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How to Treat Gallstones

Updated on June 18, 2013
Photo: TipsTimes
Photo: TipsTimes | Source

If you have a diagnosis of gallstones, chances are you've had enough pain and discomfort to warrant an emergency trip to the doctor. Gallstones that are large or irregularly shaped are no joke. Though we all may get gallstones from time to time, they generally pass without our knowing it. It's when they're larger and tougher to pass that we realize they're there -- boy, do we ever realize it.

Now that you know you have gallstones, what are your options? Here are the most common ways of treating gallstones, as well as natural ways you may reduce the discomfort.


Surgery. Some 500,000 gallstone surgeries are performed each year in the U.S. Usually, the procedure is via Laparoscopic cholecystectomy. For this procedure, the surgeon makes several small incisions in the abdomen. She then inserts a tiny camera so she can clearly view the surgery, then removes the gallbladder via one of the incisions.

Oral dissolution therapy. In plain terms, this means taking medications to help break up the gallstones into smaller pieces or dissolve them entirely. They can then pass more easily and with less pain. The most common drugs for this type of gallstone therapy include ursodiol (brand name Actigall) and chenodiol (brand name Chenix).

Extracorporeal shockwave lithotripsy (ESWL). Extracorporeal means "outside the body," and that's exactly how this therapy is performed. Shock waves are passed through the body via ultrasound with the intention of breaking the gallstones up into smaller particles.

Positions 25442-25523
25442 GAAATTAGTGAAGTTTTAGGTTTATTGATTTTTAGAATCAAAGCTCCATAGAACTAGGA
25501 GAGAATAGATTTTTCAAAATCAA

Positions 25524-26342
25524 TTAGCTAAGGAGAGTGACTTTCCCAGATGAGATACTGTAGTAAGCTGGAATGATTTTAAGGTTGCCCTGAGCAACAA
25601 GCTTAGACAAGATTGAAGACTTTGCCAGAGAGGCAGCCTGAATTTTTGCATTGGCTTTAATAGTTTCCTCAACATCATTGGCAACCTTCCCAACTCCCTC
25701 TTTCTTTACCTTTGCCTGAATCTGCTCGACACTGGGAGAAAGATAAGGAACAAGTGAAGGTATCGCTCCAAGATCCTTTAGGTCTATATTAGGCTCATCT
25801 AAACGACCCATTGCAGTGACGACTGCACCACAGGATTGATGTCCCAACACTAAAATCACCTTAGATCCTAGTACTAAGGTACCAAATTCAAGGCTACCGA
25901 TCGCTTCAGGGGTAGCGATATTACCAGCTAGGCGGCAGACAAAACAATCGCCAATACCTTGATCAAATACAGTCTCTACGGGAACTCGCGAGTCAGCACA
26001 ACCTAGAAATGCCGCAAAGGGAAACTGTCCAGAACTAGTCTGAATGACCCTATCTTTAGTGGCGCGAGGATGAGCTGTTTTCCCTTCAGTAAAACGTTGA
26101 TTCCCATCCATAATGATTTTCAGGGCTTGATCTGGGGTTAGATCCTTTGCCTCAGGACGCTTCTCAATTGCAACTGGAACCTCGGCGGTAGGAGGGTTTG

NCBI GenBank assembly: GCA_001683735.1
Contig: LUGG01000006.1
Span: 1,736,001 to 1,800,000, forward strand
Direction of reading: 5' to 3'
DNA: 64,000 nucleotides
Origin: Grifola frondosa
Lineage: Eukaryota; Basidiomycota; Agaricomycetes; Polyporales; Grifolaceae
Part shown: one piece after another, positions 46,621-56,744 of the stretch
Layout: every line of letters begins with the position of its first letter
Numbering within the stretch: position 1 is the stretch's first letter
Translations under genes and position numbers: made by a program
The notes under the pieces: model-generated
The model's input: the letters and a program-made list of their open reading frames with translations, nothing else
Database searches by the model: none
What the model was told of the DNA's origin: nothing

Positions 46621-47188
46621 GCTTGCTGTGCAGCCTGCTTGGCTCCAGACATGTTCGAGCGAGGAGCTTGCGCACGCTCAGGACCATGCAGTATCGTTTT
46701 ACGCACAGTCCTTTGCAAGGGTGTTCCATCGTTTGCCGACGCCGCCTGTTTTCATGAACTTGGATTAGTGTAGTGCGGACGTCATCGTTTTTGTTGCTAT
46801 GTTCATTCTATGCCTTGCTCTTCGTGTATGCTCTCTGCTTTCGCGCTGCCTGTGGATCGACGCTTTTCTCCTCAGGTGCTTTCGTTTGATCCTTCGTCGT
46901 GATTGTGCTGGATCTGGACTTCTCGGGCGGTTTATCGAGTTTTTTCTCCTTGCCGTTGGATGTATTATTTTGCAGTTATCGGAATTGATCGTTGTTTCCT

Contact dissolution therapy. This procedure is relatively new and still in its experimental stages, but results so far look promising, according to researchers. The drug methyl tert butyl is injected directly into the gallbladder. This drug has its down sides, including being highly toxic if incorrectly used or overused.


Gallstone flush. Sometimes, a flush of toxins and fluids from the body can get things moving and make gallstones pass more easily. Choose a good alternative practitioner to oversee this process. It will involve periods of fasting followed by the ingestion of various herbs and/or clear fluids.

Preventive gallblader/liver cleanse. In both traditional and alternative medicine, prevention is usually easier than a cure. A good liver/gallbladder detoxification about once every six months can help prevent the overgrowth of gallstones. Again, consult your practitioner.

Herbal supplements. Some herbs have been known and used throughout history, in both the east and the west, to help the liver function better, to aid the flow of bile and to keep the liver and gallbladder cleaner of toxins. Common liver and gallbladder herbs include dandelion root, milk thistle, Oregon grape, rosemary, and mint.

Nutrition. Certain foods seem to have a negative effect on the functioning of the gallbladder. These include saturated fats (note: healthy fats, such as olive oil, should be fine in regulated quantities), dairy and caffeine. Many doctors advise their patients to stay away from or limit these foods in order to reduce future problems.

You may use more than one of the above to treat your gallstones. Sometimes combination therapy is best; sometimes one therapy is best. Ask your doctor or practitioner what course of action is best for you.


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